May 9, 2011


Two days after Nairobi was brought to a standstill by allegedly dry fuel reserves, the Forum investigates why this happened.

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Why Nairobi’s fuel pumps ran dry of petrol

Why Nairobi’s fuel pumps ran dry of petrol

Queuing motorists and stranded shoppers in Nairobi knew it nearly two days before The Nation and Standard newspapers got around to catching up with the real news on the streets of Nairobi: the petrol stations of the nation’s capital had run dry. The odd thing was that the Kenya Pipeline Company (KPC) reported it was “wet” with product with 19 million litres of fuel in its tanks.

So what happened, what caused the problem? Mismanagement, incompetence, weak infrastructure, plain bad luck and greed were all contributing factors but The Forum can report that which the newspapers only hinted at – corruption at a high level in the Ministry of Energy played its part.

As the crisis developed various explanations were given for its occurrence and the blame-game got underway: there was a lack of storage space; dealers would not buy stock after the price had been pushed up by the Ministry of Energy and importers; administrative failure compounded by a holiday weekend; delayed payments by marketers; an electrical failure at the Mombasa refinery; and dealers withholding stock to take advantage of new tax regulations, these and other theories and excuses were trotted out.

Post event, as the queues subsided and life began to return to normal it was The Sunday Nation that produced perhaps the most accurate explanation with an investigation in last weekend’s paper – ‘Why there was too much petrol in store but little in the pumps’. But the Nation’s reporters pulled there punches somewhat.

The first paragraph of the article appeared to come up with two causes for the chaos: ‘Fear of reduced profitability by oil marketing companies and the government’s rush to announce tax cuts on fuel without proper implementation plans’ were the main causes it stated. According to The Sunday Nation, ‘oil companies deliberately delayed to evacuate diesel and kerosene from the supply chain to take advantage of recent reductions of duties and taxes on the two commodities’, which resulted in no storage space for petrol.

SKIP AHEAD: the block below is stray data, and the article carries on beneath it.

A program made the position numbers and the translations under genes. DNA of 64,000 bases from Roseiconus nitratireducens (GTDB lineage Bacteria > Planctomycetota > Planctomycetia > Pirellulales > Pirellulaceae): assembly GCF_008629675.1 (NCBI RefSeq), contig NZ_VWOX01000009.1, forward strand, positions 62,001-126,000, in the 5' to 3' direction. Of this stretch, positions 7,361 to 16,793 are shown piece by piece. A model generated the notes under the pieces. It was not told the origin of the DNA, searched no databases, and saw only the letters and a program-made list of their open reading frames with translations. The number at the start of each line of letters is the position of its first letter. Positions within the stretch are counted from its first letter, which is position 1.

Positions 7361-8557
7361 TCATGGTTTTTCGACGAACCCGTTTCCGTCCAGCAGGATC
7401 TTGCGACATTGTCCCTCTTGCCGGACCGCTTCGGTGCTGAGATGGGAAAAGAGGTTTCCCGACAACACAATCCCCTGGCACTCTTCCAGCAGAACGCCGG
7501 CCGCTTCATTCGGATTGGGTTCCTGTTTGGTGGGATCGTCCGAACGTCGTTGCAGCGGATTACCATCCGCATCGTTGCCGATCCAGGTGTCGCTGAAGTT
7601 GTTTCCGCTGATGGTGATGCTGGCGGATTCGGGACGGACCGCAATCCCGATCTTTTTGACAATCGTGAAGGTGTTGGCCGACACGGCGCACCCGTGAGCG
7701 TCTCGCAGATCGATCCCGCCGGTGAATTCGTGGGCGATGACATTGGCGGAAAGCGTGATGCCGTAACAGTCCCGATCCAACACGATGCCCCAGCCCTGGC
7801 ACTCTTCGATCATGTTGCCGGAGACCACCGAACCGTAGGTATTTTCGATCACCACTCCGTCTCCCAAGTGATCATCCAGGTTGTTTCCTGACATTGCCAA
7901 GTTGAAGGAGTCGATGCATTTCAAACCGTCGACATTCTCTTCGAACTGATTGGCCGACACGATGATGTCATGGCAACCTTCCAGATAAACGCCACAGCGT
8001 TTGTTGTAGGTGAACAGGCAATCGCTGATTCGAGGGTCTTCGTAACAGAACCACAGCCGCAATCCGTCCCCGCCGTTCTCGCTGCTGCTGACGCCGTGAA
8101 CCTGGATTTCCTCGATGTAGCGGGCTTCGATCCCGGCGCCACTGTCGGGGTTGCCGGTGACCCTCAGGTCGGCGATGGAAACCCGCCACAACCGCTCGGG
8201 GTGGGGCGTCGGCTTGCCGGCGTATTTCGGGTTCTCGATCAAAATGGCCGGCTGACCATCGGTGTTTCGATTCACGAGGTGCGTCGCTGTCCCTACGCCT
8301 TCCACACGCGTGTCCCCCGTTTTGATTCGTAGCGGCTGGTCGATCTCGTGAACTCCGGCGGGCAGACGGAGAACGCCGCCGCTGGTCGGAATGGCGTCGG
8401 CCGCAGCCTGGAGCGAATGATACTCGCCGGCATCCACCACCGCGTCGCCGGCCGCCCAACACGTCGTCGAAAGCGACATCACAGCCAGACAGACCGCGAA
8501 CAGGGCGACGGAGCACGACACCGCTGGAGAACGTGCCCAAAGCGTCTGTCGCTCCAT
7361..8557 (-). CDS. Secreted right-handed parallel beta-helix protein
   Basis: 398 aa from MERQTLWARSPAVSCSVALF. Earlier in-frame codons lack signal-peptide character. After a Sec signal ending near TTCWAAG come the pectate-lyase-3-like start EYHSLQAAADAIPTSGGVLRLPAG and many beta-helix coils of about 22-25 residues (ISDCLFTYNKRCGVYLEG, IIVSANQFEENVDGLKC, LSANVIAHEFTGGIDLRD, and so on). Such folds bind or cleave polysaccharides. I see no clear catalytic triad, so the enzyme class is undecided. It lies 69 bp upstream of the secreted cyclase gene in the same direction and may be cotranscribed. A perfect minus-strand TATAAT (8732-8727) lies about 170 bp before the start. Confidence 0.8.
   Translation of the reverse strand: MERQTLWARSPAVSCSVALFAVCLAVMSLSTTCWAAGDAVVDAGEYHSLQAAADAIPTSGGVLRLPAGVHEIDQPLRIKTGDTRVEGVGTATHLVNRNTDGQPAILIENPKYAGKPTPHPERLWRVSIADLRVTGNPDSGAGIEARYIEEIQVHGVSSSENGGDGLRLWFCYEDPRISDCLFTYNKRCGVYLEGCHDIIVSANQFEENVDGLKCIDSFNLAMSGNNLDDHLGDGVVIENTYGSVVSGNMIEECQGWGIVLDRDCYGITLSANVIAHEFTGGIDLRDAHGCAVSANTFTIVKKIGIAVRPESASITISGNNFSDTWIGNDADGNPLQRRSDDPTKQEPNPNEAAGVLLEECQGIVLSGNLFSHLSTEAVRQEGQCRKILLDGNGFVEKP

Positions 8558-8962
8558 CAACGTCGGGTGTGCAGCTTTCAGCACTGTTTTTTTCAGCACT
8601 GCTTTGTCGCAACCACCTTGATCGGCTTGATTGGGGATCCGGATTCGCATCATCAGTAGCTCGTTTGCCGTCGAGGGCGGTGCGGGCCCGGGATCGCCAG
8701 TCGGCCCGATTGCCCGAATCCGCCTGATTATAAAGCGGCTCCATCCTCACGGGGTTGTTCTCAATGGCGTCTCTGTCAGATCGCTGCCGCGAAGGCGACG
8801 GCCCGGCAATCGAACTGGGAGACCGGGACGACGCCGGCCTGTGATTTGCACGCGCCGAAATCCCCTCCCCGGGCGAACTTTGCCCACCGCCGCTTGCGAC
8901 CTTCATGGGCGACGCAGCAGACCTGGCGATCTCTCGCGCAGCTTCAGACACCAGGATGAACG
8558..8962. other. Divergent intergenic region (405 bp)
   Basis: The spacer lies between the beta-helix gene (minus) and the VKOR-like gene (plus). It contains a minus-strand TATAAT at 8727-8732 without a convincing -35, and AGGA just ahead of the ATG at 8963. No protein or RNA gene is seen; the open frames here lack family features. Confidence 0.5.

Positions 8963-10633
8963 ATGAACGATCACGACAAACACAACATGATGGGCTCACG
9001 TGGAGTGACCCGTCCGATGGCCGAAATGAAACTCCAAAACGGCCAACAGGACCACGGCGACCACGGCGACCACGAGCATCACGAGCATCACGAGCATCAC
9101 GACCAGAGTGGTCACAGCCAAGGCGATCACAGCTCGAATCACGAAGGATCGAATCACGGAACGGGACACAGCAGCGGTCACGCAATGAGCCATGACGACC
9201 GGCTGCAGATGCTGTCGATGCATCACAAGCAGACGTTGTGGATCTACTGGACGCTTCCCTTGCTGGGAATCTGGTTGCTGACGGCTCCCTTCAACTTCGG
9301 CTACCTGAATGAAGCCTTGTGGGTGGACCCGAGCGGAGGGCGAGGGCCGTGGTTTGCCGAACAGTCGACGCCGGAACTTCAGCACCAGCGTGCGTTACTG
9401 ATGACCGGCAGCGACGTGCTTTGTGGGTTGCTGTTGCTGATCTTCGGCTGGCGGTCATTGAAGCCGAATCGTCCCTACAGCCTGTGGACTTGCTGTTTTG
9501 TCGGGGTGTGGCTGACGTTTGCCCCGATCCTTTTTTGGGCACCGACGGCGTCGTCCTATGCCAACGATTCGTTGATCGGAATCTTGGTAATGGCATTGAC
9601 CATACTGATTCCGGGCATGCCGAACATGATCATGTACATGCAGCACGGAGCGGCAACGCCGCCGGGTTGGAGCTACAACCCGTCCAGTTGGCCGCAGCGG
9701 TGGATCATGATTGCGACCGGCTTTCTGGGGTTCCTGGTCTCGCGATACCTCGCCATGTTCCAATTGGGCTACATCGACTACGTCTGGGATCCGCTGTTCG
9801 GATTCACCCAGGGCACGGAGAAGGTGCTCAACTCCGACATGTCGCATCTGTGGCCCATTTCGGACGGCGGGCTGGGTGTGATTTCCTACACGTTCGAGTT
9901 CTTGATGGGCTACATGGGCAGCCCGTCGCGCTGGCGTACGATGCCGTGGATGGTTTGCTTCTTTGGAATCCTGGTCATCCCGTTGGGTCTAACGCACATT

Fine, but which ‘oil companies’? The Nation, both on Sunday and a few days earlier pointed the finger not at Total and Kenol Kobil, the big players in the market but rather at much smaller independents named as Addax Kenya Ltd, Royal Energy Lt, Gulf Oil and Prisco Petroleum Network, companies with few or no retail outlets. These companies and others, it was revealed, were sitting on most of the 19 million litres of petrol held in KPC tanks.

There was more. It was also revealed that of the 53 licensed importers who were allocated ‘ullage space’ in April less than 10 owned retail outlets. It is these small companies, ‘briefcase’ traders and speculators, reported The Nation, that are the ‘big winners’ in the ‘Open Tender System (OTS) run by the industry under the oversight of the Ministry of Energy’.

And The Forum can report (resulting from conversations with two journalists working for different newspapers and with two individuals involved with the major retailers) confirmation of allegations that have been circulating for months, that at least one high level official in the Ministry of Energy is directly involved with trading in fuel and allocating ullage space.

There is much to be done to ensure that Kenya’s capital isn’t needlessly brought to a standstill again. One urgent action is for a really ‘independent’ investigation into allegations of improper involvement in fuel trading by an individual, or individuals, in the Ministry of Energy.


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